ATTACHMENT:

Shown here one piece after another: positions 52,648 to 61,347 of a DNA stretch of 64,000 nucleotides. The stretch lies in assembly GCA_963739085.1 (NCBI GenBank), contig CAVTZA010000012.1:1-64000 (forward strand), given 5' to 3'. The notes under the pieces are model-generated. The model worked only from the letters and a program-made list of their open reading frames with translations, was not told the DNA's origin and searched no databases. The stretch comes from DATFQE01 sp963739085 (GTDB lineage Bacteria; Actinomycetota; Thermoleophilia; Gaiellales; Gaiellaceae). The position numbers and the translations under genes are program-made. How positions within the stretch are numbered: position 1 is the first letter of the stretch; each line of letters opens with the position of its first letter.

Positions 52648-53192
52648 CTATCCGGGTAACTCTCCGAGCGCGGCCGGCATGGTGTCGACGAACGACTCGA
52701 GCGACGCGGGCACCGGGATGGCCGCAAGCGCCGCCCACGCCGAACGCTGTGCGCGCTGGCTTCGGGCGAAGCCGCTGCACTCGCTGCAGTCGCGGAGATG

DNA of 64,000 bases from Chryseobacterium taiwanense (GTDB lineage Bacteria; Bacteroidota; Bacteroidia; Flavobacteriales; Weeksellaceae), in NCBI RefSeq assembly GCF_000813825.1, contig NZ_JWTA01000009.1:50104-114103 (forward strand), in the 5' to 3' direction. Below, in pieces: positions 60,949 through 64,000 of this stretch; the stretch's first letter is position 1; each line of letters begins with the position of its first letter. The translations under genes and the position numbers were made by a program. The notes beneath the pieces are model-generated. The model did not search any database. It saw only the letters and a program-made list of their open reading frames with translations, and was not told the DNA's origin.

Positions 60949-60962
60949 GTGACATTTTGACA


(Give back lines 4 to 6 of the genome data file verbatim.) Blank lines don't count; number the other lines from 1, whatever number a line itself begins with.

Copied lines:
52701 GCGACGCGGGCACCGGGATGGCCGCAAGCGCCGCCCACGCCGAACGCTGTGCGCGCTGGCTTCGGGCGAAGCCGCTGCACTCGCTGCAGTCGCGGAGATG

DNA of 64,000 bases from Chryseobacterium taiwanense (GTDB lineage Bacteria; Bacteroidota; Bacteroidia; Flavobacteriales; Weeksellaceae), in NCBI RefSeq assembly GCF_000813825.1, contig NZ_JWTA01000009.1:50104-114103 (forward strand), in the 5' to 3' direction. Below, in pieces: positions 60,949 through 64,000 of this stretch; the stretch's first letter is position 1; each line of letters begins with the position of its first letter. The translations under genes and the position numbers were made by a program. The notes beneath the pieces are model-generated. The model did not search any database. It saw only the letters and a program-made list of their open reading frames with translations, and was not told the DNA's origin.

Positions 60949-60962